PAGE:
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College Prep for Underclassmen

Planning early can be the key to success when applying to and paying for college.  On January 22nd, Anne Fuller, the College and Career Advisor for Las Lomas, and Tim Lenahan, a College Financial Counselor, held a presentation for 9th and 10th graders and their families in the Las Lomas library.  The presentation, “Going to College 101”, offered both academic and financial advice to help students prepare for college.

“My job is to help students, be a resource, and figure out what school is the best fit for them.”  said Ms. Fuller. “Not only do I do that, I do career presentations. Various companies come in on Fridays and give presentations.  I help students one-on-one with whatever they need.”

Ms. Fuller also offered her own advice for college.  For example, she talked about Naviance, the website that facilitates college application.  Other topics mentioned were extra-curricular activities to do. “Volunteer activities in the summer or during the year.  Being an officer — being involved in a club. Also, work experience is always good. You want to look at your passions. What are you interested in?  You don’t want to do things that you’re not interested in. What I tell students is to start your story your Freshman year. Start to figure out what you want to do.  You’re telling your story before your senior year begins…”

Ms. Fuller has created a high school roadmap leading to college.  The roadmap goes over each year of high school and is available in the “College and Career” section of the school website.  For freshman year, the roadmap advises to join a club, get good grades, and form relationships with your teachers. For sophomore year, take the PSAT, use Naviance, and take the diagnostic ACT/SAT.  For junior year, start to tour colleges, ask teachers for letters of recommendation, and start college application in the summer. For senior year, take the ACT/SAT tests, attend Financial Aid Workshop, apply to DVC, and keep your grades up.  “Generally you should have at least five AP classes on your transcript by the time you graduate,” added Ms. Fuller. “It all depends, though. You don’t want to add so many that you’re stressed out. That’s not the goal… Sometimes, you add two your junior year and then three your senior year.  Sometimes you add one your sophomore year. It all depends on what math level you’re in.”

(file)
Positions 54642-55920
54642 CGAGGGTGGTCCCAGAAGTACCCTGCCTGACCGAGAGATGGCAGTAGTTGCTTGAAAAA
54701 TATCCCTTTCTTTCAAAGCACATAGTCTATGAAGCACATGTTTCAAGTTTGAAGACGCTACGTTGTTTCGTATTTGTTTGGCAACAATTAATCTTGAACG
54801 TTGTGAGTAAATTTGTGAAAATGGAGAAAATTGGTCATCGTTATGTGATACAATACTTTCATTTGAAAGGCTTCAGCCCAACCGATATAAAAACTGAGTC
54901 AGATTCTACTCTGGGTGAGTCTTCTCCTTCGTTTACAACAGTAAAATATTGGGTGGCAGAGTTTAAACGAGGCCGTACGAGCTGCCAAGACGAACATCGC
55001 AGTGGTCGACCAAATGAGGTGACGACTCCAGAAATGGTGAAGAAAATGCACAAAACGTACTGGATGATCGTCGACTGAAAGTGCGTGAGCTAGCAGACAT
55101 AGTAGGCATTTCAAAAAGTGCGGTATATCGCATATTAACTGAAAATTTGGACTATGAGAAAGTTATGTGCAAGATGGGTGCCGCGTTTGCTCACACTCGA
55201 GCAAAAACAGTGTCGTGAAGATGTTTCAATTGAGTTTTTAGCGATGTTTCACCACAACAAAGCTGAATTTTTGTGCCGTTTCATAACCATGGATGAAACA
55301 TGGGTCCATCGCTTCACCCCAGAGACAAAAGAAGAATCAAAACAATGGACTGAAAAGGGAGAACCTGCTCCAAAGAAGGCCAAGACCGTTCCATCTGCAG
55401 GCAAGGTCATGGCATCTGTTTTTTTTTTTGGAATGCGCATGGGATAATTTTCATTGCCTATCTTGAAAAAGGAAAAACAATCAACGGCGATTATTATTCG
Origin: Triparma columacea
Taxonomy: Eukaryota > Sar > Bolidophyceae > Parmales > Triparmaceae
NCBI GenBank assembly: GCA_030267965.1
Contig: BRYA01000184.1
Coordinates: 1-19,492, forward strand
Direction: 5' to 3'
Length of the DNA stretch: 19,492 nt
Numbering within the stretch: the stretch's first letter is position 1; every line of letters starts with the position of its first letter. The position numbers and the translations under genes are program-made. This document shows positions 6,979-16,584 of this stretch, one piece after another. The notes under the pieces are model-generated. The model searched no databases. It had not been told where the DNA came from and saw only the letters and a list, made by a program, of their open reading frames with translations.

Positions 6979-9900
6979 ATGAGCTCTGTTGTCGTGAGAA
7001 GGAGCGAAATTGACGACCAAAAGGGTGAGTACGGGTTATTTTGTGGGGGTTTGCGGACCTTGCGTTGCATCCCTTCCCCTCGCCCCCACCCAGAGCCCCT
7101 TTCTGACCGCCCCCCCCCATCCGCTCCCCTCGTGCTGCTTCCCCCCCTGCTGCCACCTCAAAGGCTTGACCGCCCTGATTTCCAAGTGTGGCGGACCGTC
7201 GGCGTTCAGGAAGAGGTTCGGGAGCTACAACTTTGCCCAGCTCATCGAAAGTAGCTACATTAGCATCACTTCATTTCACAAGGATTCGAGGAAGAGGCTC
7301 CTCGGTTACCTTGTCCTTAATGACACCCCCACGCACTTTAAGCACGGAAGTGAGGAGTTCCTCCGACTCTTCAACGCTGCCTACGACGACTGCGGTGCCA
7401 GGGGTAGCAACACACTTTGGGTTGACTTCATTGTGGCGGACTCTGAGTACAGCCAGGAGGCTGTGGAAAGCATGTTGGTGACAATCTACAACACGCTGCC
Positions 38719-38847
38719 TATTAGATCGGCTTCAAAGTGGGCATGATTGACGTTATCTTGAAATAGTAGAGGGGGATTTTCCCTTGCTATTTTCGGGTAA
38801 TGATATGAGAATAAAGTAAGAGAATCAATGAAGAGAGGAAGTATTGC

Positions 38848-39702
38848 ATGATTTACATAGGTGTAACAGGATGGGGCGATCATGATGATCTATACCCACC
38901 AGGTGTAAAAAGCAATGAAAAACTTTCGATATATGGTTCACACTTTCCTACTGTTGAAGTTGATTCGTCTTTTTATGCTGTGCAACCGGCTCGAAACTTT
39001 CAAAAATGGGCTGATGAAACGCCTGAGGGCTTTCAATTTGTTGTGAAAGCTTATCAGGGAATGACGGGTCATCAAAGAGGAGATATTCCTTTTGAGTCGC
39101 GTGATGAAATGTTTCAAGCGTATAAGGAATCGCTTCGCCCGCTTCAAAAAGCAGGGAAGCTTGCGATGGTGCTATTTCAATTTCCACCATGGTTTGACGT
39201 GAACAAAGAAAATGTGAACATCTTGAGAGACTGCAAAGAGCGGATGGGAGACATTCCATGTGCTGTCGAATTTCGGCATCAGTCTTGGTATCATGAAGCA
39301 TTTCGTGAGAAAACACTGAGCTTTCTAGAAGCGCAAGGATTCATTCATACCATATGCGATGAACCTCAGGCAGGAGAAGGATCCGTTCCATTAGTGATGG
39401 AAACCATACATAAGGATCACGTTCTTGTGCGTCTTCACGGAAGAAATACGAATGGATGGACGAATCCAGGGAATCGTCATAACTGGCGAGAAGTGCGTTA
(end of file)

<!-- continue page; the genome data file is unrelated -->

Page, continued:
Lenahan offers services including helping families prepare affordable college budgets, at-home and on-phone financial aid, and personal college and scholarship recommendations.

During Lenahan’s section of the presentation, he presented what families need to do and financial aid terms to know.  He explained the difference between Need-based Aid and Merit Aid. Merit Aid is awarded based on academics or activities.  And depending on a family’s financial status, some students qualify for Need-based Aid. Lenahan suggested that students and their families must be realistic with what they can afford.  Moreover, the biggest factor of income is the major and not the college name.

While preparing for and applying to college can be overwhelming, there are people who can help you.  And, oftentimes, little things do make a difference. As Ms. Fuller added, “Have fun, get good grades, form relationships with your teachers, join a club — pursue what you’re naturally interested in.”


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